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Make the golden years golden
A doctor's pointers on aging well

Date published: 11/22/2009

AS I RATTLE inexorably toward old age, my patients make me see the need for some kind of planning.

There are Mrs. A and her husband, who are effectively housebound by her stroke. There's Mrs. B., who is depressed from having to relocate in old age to a place where she knows no one. And there's Mr. C, with his Alzheimer's. Perhaps even more distressed is his wife, who frets over him incessantly.

The golden years can be pretty leaden without a little planning.

I'm not sure that in a single column I can give you a detailed prescription for managing old age. But I do want to share some pointers on how you can move more gracefully into your later years.

Much of the advice is the same old stuff: Eat right, exercise, don't indulge in unhealthy habits such as smoking, drinking too much, doing drugs, etc.

But probably most basic of all is the need to educate yourself--to make the effort to seek out the information you need to know.

You also need to implement all this advice you gather, and early. If you apply it only when you are already "golden," it may be too late.


Dr. Andrew Weil--that also aging, white-bearded guru of all things natural--has written a good book called "Healthy Aging: A Lifelong Guide to Your Well-Being."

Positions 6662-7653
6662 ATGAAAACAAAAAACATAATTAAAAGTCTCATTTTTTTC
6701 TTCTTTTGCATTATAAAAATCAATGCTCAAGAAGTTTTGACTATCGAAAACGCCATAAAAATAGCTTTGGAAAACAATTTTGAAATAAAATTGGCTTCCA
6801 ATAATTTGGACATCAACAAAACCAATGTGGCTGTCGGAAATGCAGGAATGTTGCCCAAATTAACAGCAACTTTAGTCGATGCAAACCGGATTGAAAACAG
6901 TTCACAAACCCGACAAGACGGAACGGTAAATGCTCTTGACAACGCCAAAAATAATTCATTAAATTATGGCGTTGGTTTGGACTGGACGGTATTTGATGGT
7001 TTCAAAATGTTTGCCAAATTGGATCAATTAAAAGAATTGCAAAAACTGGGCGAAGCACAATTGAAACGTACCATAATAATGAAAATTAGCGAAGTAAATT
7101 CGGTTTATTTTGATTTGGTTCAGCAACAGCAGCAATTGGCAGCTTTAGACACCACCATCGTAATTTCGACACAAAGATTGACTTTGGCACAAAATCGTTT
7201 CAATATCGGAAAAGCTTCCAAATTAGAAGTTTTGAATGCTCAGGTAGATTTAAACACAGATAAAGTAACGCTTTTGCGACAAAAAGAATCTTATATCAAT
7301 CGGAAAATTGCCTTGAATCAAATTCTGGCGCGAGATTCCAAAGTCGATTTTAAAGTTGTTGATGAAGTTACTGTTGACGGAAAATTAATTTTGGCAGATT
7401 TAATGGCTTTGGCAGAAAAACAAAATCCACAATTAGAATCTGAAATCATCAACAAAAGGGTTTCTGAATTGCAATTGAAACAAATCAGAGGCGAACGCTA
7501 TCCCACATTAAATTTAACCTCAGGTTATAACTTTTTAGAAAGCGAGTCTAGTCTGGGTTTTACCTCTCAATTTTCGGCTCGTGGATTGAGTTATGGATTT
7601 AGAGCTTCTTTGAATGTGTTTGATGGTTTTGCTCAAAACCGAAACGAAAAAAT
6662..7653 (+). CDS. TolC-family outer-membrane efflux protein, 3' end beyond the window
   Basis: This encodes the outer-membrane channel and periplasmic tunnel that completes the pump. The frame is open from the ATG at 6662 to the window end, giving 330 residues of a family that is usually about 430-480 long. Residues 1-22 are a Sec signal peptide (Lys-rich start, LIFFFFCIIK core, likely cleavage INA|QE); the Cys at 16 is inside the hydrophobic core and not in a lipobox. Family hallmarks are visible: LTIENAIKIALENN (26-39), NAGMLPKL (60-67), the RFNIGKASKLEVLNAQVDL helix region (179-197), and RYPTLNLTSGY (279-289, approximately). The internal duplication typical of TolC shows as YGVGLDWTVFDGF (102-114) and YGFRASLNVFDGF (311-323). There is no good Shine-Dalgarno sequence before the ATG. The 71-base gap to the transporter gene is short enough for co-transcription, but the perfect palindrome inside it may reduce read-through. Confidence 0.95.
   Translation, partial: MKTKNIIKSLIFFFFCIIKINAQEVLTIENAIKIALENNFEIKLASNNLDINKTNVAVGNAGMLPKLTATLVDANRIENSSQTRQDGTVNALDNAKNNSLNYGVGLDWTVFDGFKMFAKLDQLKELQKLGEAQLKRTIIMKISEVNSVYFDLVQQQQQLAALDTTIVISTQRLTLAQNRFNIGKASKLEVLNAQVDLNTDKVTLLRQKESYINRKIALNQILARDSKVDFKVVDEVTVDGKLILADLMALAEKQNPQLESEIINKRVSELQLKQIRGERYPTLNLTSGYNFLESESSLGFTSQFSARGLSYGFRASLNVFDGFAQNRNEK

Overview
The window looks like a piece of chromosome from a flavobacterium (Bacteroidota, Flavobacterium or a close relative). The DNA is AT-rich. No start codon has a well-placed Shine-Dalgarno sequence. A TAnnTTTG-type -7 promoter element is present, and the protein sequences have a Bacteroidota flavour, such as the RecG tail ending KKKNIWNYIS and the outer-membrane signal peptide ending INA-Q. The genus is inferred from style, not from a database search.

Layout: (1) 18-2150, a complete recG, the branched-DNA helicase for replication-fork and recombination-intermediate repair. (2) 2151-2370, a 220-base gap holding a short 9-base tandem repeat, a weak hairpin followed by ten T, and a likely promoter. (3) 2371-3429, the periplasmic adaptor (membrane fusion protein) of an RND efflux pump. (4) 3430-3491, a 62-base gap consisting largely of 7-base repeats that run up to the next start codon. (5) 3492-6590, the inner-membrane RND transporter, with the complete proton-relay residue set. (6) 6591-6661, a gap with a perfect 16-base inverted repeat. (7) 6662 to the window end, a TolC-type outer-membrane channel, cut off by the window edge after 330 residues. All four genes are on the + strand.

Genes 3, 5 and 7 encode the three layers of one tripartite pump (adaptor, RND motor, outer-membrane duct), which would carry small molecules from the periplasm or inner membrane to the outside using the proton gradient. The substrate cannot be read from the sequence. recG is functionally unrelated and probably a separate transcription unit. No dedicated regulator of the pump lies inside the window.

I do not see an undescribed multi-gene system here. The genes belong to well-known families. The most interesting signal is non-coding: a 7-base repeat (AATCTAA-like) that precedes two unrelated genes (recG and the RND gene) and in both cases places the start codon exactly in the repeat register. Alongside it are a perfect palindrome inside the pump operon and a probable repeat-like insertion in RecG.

In it, Weil notes: "Old people often torment themselves with three general concerns: (1) They don't want to suffer; (2) They don't want to be a burden to others; (3) They want the remainder of their lives to be meaningful."

Another point he makes is to forget all the nostrums and strategies to prolong life. Rather, accept the number of years you have been allocated, and do your best to stay healthy until it is time to fall off your perch.

Not everything you need to consider is strictly medical, though. Gearing up for old age means thinking about things such as estate planning, retirement and pension plans, life insurance, long-term-care insurance and health insurance.

Where you are going to live--and how you are going to cope with what comes your way--also are essential things to consider, though not strictly medical.

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To enjoy your golden years:

Get enough sleep. Take valerian or melatonin as a natural sleep aid if you really need help. Taking naps can also be restorative--often just a few-minute power nap will re-charge your battery.

Enhance your spiritual and emotional health by keeping connected to friends and family and being part of a community. Try volunteering, going to church or doing some team activity.

Or take the recommendation of Kathleen Dowling Singh--author of "The Grace in Dying"--and make a spiritual inventory. This involves answering such questions as "Who have I been?" "What gives my life meaning?" "What do I need to clear up or let go of?"

--Patrick Neustatter